33US Hegemony in World PoliticsThis picture of burned and broken vehicles was taken on the ‘Highway of Death’, a road between Kuwait andBasra, on which the retreating Iraqi army was attacked by American aircraft during the First Gulf War in February1991. Some commentators have suggested that the US forces deliberately bombed this stretch of highway wherefleeing and ‘out of combat’ Iraqi soldiers were stuck in a frenzied traffic jam and that the victims included Kuwaitiprisoners and hostages and Palestinian civilian refugees. Many observers have called it a ‘war crime’ and aviolation of the Geneva Convention.chapter, some aspects of UShegemony did not emerge in 1991but in fact go back to the end ofthe Second World War in 1945.Second, the US did not startbehaving like a hegemonic powerright from 1991; it became clearmuch later that the world was infact living in a period of hegemony.Let us therefore look at thisprocess by which US hegemonygot established more closely.In August 1990, Iraq invadedKuwait, rapidly occupying andsubsequently annexing it. After aseries of diplomatic attempts failedat convincing Iraq to quit itsaggression, the United Nationsmandated the liberation of Kuwaitby force. For the UN, this was adramatic decision after years ofdeadlock during the Cold War. TheUS President George H.W. Bushhailed the emergence of a ‘newworld order’.A massive coalition force of660,000 troops from 34 countriesfought against Iraq and defeatedit in what came to be known asthe First Gulf War. However, the2021–22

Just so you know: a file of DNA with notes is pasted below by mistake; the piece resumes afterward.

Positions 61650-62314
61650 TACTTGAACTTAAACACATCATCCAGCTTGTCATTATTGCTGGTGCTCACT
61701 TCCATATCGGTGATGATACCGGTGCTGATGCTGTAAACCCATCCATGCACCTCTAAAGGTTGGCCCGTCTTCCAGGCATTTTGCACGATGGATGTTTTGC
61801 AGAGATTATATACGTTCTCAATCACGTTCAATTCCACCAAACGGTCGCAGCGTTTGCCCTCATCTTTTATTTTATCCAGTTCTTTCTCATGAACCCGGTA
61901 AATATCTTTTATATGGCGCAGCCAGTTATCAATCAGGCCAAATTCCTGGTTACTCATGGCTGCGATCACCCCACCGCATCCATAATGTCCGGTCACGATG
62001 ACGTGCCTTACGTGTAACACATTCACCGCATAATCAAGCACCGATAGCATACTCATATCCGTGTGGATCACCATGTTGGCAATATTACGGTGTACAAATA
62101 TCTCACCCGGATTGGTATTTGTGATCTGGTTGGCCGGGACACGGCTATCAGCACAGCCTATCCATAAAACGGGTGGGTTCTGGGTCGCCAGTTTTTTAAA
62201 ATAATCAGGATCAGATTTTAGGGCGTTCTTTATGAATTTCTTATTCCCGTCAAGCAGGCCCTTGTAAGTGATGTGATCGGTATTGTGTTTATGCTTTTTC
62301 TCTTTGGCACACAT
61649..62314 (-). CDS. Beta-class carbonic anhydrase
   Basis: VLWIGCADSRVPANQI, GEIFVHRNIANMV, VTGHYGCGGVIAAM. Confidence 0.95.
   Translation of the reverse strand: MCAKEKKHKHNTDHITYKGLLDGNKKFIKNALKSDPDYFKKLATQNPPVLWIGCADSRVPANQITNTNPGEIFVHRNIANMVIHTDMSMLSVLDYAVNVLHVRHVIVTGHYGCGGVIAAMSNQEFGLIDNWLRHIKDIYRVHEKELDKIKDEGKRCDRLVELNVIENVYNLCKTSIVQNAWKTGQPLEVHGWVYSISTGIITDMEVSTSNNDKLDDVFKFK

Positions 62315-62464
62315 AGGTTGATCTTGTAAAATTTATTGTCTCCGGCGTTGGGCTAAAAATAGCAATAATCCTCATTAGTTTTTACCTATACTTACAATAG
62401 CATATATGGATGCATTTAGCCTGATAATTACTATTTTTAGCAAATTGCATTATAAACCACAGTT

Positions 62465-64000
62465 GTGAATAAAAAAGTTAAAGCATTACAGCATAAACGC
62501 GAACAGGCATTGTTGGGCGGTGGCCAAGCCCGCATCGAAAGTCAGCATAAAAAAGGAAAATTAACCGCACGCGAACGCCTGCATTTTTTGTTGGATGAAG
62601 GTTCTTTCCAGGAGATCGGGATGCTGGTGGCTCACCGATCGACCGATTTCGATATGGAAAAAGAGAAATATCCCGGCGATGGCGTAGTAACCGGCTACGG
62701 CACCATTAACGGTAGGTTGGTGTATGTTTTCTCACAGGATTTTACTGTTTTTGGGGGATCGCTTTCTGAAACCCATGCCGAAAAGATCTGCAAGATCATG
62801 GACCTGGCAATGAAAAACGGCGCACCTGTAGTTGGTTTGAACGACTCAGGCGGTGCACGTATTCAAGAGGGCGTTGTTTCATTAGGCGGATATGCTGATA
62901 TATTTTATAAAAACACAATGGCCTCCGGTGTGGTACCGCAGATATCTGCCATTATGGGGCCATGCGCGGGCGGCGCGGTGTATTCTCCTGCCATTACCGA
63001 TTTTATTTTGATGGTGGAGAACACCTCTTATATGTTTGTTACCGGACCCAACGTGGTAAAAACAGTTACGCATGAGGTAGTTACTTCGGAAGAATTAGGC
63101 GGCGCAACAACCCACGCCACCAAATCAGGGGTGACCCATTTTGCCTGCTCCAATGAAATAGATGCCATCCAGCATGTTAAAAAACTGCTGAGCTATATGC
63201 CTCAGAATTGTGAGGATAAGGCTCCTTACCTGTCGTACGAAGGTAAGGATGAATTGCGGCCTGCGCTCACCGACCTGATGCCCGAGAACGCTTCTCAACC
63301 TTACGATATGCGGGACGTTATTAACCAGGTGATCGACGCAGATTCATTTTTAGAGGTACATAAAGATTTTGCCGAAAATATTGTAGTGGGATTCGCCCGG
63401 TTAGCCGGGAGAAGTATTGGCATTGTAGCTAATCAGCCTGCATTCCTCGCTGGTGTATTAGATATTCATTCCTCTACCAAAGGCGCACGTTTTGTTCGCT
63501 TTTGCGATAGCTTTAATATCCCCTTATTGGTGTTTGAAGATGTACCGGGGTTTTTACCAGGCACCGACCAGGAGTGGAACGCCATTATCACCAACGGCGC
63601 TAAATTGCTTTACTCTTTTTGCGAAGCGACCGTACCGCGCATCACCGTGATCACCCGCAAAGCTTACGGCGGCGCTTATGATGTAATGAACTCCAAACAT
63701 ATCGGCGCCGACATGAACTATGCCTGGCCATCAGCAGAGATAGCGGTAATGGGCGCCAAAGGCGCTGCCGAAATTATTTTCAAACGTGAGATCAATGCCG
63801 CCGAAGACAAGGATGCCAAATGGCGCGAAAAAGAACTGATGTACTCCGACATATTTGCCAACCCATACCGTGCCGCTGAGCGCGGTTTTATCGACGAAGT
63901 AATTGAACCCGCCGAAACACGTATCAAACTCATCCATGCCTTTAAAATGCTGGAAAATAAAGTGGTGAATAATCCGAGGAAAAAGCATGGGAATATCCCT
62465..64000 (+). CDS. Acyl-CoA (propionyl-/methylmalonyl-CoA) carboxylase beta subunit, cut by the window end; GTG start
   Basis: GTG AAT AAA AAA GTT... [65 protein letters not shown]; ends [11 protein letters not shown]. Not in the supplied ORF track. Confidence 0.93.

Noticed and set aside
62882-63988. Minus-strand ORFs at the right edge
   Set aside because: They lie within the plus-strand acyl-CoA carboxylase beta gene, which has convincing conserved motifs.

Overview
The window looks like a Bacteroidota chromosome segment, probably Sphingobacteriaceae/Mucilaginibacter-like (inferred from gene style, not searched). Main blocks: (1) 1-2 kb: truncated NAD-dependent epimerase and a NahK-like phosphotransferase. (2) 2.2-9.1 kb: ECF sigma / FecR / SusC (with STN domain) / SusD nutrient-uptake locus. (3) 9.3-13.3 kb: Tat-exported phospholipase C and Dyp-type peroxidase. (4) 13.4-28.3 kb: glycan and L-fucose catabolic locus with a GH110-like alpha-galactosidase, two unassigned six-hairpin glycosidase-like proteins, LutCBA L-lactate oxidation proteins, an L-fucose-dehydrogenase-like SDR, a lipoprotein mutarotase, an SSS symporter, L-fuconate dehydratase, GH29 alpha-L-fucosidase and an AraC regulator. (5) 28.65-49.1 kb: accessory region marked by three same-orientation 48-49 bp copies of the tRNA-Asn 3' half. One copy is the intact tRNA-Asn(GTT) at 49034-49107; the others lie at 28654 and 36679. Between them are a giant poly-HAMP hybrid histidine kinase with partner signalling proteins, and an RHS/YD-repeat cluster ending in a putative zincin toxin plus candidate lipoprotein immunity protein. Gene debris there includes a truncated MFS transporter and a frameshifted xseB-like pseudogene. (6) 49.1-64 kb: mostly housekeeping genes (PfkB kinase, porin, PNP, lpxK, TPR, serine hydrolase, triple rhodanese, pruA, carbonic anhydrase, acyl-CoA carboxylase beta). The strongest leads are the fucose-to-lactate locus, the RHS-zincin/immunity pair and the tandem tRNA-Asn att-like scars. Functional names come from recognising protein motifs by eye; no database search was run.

34Contemporary World PoliticsUN operation, which was called‘Operation Desert Storm’, wasoverwhelmingly American. AnAmerican general, Nor manSchwarzkopf, led the UN coalitionand nearly 75 per cent of thecoalition forces were from the US.Although the Iraqi President,Saddam Hussein, had promised“the mother of all battles”, theIraqi forces were quickly defeatedand forced to withdraw fromKuwait.Is it true that the US hasnever fought a war onits own land? Doesn’tthat make it easy forAmericans to get intomilitary adventures?The First Gulf War revealed thevast technological gap that hadopened up between the US militarycapability and that of other states.The highly publicised use of socalled ‘smart bombs’ by the US ledsome observers to call this a‘computer war’. Widespreadtelevision coverage also made it a‘video game war’, with viewersaround the world watching thedestruction of Iraqi forces liveon TV in the comfort of theirliving rooms.Incredibly, the US mayactually have made a profit fromthe war. According to manyreports, the US received moremoney from countries likeGer many, Japan and SaudiArabia than it had spent onthe war.THE CLINTON YEARSDespite winning the First GulfWar, George H.W. Bush lost theUS presidential elections of 1992to William Jefferson (Bill) Clinton ofthe Democratic Party, who had2021–22campaigned on domestic ratherthan foreign policy issues. BillClinton won again in 1996 andthus remained the president of theUS for eight years. During theClinton years, it often seemed thatthe US had withdrawn into itsinternal affairs and was not fullyengaged in world politics. Inforeign policy, the Clintongovernment tended to focus on‘soft issues’ like democracypromotion, climate change andworld trade rather than on the‘hard politics’ of military powerand security.Nevertheless, the US onoccasion did show its readiness touse military power even during theClinton years. The most importantepisode occurred in 1999, inresponse to Yugoslavian actionsagainst the predominantlyAlbanian population in theprovince of Kosovo. The air forcesof the NATO countries, led by theUS, bombarded targets aroundYugoslavia for well over twomonths, forcing the downfall ofthe government of SlobodanMilosevic and the stationing of aNATO force in Kosovo.Another significant US militaryaction during the Clinton years wasin response to the bombing of theUS embassies in Nairobi, Kenyaand Dar-es-Salaam, Tanzania in1998. These bombings wereattributed to Al-Qaeda, a terroristorganisation strongly influenced byextremist Islamist ideas. Within afew days of this bombing, PresidentClinton ordered Operation Infinite